Sunday, February 25, 2024

Spurt in attacks on Indian websites

Cyber attacks against Indian websites have increased exponentially in 2013, despite the government supposedly building a credible cyber defence system.

According to confidential reports by CERT-In (Indian Computer Emergency Response Team), 4,191 Indian websites were defaced or hacked into in August, 2,380 in July, 2,858 in June and 1,808 in May.

An overwhelming percentage of these attacks occurred in the .in domain, whose servers are in India – 80% in June and over 60% thereafter.

The .in domain appears particularly vulnerable to attacks. Of the 2,380 Indian websites that were defaced in July, 1,511 were on .in domain and in June the number stood at 2,296 sites.

The top defacers India is battling are SA3D HaCk3D, h4x0r HuSsY, SanFour2S, BD GREY HAT HACKERS, Suwario, SpyDy, hasnain haxor and CouCouM, among others.

The attacks cover both public and private sector entities, thought the former are more vulnerable, and more dangerous for national security, because these also cover India’s critical infrastructure.

These hackers’ modus operandi include stealing passwords or “sniffing”, injecting codes that attack data driven applications, active eavesdropping, called “man in the middle attacks”, web shell uploading etc.

Essentially, all these techniques are used to scoop up information and then control the activities of the site.

In commercial sites, the danger is in the area of industrial espionage. In critical infrastructure, these attacks can have huge national security consequences.

In May 2013, the Cabinet cleared an ambitious cyber security architecture. But sources said there was negligible progress, even as attacks on India’s critical infrastructure increased in complexity.

The National Security Council Secretariat (NSCS) under deputy NSA (national security advisor) Nehchal Sandhu was supposed to create three centres of excellence on encryption and public policy.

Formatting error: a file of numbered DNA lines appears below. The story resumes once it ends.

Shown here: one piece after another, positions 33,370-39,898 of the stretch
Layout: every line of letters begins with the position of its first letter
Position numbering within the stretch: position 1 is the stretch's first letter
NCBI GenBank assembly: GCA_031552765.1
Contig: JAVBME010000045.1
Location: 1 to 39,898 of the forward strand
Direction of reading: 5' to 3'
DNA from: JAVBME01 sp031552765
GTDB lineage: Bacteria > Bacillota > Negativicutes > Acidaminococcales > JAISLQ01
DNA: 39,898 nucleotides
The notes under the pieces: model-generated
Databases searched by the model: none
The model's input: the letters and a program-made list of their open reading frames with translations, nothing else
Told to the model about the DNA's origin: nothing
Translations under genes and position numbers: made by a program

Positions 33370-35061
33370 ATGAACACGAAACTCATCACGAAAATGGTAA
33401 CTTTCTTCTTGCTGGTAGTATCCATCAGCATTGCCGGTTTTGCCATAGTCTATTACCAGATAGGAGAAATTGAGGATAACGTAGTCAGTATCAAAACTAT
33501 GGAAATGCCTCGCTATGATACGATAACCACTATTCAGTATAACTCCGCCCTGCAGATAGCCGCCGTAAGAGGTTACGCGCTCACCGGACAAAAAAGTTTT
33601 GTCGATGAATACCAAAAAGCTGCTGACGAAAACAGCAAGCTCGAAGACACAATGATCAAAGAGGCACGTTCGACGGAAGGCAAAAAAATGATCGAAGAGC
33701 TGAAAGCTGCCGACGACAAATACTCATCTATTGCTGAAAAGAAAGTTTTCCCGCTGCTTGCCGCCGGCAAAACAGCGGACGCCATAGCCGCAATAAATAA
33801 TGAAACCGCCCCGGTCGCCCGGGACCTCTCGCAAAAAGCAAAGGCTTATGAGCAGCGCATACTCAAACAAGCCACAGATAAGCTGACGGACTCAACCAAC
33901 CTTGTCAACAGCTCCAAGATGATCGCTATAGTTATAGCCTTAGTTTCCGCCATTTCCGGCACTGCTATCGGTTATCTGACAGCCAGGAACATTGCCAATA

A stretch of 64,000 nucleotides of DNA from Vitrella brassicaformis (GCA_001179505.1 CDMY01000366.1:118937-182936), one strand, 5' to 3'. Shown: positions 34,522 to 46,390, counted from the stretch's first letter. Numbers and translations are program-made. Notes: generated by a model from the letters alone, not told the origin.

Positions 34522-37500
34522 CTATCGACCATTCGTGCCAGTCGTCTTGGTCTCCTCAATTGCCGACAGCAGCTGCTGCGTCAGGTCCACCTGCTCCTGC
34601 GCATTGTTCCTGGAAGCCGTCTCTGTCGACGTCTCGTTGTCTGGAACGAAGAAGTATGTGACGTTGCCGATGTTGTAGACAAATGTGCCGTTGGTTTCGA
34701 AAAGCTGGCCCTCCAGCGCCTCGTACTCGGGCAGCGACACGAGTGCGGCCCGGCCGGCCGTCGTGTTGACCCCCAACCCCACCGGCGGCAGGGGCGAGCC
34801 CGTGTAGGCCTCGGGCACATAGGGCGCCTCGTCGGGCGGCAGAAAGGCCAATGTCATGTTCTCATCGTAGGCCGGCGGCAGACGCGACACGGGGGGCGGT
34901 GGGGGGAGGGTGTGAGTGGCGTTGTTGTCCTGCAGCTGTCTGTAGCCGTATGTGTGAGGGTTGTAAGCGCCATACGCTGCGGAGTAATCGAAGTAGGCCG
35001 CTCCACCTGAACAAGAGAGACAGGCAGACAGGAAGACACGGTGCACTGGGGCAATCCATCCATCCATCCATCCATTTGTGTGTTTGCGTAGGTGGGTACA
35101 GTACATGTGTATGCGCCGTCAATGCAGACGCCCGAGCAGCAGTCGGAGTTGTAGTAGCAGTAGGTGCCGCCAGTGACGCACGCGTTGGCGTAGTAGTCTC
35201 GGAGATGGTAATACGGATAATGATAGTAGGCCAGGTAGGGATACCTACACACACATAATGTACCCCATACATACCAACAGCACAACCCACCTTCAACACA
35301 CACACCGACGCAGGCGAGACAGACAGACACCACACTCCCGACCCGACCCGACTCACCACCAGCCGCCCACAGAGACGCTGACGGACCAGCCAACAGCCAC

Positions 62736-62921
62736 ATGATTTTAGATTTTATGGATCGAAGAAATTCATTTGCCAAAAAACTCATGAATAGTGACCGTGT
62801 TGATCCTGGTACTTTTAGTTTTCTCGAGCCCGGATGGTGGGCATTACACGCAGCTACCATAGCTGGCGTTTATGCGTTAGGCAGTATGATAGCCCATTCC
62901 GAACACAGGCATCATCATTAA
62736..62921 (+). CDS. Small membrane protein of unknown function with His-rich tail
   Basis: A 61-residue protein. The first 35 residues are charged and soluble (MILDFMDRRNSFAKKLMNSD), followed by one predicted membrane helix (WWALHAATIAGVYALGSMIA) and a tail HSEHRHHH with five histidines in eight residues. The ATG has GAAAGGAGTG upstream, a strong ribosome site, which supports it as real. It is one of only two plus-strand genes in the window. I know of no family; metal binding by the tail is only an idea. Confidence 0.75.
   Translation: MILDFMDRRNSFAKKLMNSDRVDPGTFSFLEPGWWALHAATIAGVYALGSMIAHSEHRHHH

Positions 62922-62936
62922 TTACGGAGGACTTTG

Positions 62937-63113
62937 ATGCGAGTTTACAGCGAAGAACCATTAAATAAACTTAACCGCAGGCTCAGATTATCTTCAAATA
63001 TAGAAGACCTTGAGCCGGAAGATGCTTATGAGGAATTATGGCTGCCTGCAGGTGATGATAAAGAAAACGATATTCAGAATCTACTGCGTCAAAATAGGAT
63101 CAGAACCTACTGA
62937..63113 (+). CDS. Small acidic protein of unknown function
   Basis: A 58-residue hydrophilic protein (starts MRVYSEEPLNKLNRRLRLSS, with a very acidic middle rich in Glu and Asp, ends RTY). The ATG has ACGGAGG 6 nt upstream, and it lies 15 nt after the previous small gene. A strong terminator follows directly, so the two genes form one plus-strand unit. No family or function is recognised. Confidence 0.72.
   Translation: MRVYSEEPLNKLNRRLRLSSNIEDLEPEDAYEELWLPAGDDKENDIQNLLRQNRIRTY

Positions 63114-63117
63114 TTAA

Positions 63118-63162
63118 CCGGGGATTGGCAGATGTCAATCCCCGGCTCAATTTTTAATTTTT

But despite logging numerous meetings on the issue, sources said there was little progress.
The NSCS was supposed to do other things as well — create a testing infrastructure, build a threat intelligence system, invest in research and development on cyber security and build a cadre of cyber security professionals — India has under 600 such as compared to 1.25 lakh in China and almost 1 lakh in the US.

The government cleared the post of a cyber-coordinator whose job it would be to integrate all the different strands of cyber defence policy.

That has not been announced because top bureaucrats are believed to be in a silent internecine battle. Sandhu was himself a top intelligence operative before becoming deputy NSA.

India’s new architecture, unveiled by NSA Shivshankar Menon, sounds grand. It envisages interconnected set of organizations in key departments such as NTRO, defence and home ministries, while CERT-In remains the umbrella body to oversee cyber protection.

A key aspect of the architecture is that the government will work with ISPs (independent service providers) to oversee metadata of Indian users but not mine the data.

Menon had flagged a set of recommendations for government-private sector collaboration on cyber security last October and that forms the basis of the new architecture.

The government is also keen that Indian companies develop indigenous security software because they feel foreign-origin software is compromised.

But Indian companies have still not been able to master the kind of code-writing expertise that is seen in the US and Russian cyber entities.

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